The Royal Navy of the United Kingdom is the oldest of the British armed services (and is therefore the Senior Service). From the early 18th century to the middle of the 20th century, it was the largest and most powerful navy in the world, playing a key part in establishing the British Empire as the dominant power of the 19th and early 20th centuries. In WWII, the Royal Navy operated almost 600 ships. During the Cold War, it was transformed into a primarily anti-submarine force, hunting for Soviet submarines, mostly active in the North Atlantic Ocean. With the collapse of the Soviet Union, its role for the 21st century has returned to focus on global expeditionary (blue water) operations.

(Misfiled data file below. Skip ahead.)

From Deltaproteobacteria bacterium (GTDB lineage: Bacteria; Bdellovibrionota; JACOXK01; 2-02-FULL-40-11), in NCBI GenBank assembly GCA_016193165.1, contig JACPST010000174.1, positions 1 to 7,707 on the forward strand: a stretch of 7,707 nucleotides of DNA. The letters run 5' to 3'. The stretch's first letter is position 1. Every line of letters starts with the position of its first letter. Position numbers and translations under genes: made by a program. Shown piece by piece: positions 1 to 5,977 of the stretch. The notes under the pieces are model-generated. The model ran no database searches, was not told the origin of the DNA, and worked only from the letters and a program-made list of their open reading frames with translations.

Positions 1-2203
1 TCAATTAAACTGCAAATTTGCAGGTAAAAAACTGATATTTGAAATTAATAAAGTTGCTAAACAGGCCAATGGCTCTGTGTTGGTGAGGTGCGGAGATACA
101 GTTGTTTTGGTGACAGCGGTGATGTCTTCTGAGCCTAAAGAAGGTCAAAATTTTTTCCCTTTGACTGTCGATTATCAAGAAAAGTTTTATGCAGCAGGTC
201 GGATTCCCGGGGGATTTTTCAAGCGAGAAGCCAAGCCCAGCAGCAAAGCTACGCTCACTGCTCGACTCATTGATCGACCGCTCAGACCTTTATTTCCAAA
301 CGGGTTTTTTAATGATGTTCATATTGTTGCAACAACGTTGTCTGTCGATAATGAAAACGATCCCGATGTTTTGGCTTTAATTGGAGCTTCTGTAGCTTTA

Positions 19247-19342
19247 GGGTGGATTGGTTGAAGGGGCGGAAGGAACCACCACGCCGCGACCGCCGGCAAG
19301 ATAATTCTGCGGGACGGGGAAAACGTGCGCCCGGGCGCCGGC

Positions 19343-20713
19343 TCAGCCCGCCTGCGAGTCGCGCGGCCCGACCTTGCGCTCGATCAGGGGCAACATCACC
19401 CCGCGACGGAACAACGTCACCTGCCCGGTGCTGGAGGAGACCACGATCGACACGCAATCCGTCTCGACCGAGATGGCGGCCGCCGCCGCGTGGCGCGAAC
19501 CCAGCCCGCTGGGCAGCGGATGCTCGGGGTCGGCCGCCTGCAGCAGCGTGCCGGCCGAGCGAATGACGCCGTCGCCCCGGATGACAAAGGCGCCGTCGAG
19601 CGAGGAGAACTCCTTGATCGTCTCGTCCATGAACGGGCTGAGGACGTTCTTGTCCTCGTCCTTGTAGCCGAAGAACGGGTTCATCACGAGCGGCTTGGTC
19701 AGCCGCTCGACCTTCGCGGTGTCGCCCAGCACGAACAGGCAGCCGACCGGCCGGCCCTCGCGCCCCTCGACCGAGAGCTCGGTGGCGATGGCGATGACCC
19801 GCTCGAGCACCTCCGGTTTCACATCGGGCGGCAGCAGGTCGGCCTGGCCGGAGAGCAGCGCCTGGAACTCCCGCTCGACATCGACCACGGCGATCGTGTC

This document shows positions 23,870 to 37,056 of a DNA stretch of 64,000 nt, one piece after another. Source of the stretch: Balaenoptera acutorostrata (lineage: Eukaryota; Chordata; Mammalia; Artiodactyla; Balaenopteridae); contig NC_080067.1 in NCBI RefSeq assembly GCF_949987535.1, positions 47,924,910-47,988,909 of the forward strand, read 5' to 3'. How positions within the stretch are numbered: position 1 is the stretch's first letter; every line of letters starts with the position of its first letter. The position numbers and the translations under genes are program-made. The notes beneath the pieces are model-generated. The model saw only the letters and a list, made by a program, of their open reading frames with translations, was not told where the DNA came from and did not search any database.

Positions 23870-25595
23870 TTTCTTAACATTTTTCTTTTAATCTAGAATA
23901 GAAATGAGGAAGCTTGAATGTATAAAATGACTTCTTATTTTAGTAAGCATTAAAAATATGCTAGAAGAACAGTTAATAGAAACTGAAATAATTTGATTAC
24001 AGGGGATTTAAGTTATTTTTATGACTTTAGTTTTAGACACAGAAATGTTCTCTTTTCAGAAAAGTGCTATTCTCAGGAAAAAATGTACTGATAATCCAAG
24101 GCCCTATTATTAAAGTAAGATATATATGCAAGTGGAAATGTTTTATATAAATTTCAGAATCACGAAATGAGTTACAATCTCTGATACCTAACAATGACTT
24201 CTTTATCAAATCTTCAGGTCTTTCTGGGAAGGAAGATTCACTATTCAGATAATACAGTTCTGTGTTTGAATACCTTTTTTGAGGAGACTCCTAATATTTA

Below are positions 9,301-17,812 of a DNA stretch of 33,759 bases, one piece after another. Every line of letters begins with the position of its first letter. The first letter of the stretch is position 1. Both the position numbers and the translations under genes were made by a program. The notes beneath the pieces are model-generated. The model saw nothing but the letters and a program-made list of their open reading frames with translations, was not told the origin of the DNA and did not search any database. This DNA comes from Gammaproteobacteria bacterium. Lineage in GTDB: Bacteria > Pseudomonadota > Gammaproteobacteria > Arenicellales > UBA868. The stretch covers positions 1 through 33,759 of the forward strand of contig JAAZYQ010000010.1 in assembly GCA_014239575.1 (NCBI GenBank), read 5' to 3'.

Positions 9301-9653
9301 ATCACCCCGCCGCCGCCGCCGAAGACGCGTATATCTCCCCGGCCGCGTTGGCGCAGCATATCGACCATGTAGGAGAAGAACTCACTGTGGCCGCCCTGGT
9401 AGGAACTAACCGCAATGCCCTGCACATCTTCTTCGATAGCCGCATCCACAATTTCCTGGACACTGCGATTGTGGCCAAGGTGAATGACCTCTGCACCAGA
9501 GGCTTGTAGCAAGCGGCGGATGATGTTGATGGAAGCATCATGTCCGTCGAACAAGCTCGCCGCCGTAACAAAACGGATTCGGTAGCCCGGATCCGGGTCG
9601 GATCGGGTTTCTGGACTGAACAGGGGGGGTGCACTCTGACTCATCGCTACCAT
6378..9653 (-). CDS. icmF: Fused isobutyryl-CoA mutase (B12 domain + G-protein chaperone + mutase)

The Royal Navy is a constituent component of the Naval Service, which also comprises the Royal Marines, Royal Fleet Auxiliary and associated reserve forces under command. The Naval Service had 38,710 regular personnel as of November 2006.
The naval Battle of Quiberon Bay took place on 20 November 1759 during the Seven Years' War in Quiberon Bay, off the coast of France near St. Nazaire. The British Admiral Sir Edward Hawke with 23 ships of the line caught up with a French fleet with 21 ships of the line under Marshal de Conflans, and after hard fighting, sank six and captured one, the rest of the fleet being forced to return to port. As a result, French naval activity was severely limited, and Britain retained naval supremacy for the remainder of the war. At the time, the battle was one of the most important and well-known British naval victories; it would remain so until the Battle of Trafalgar in 1805.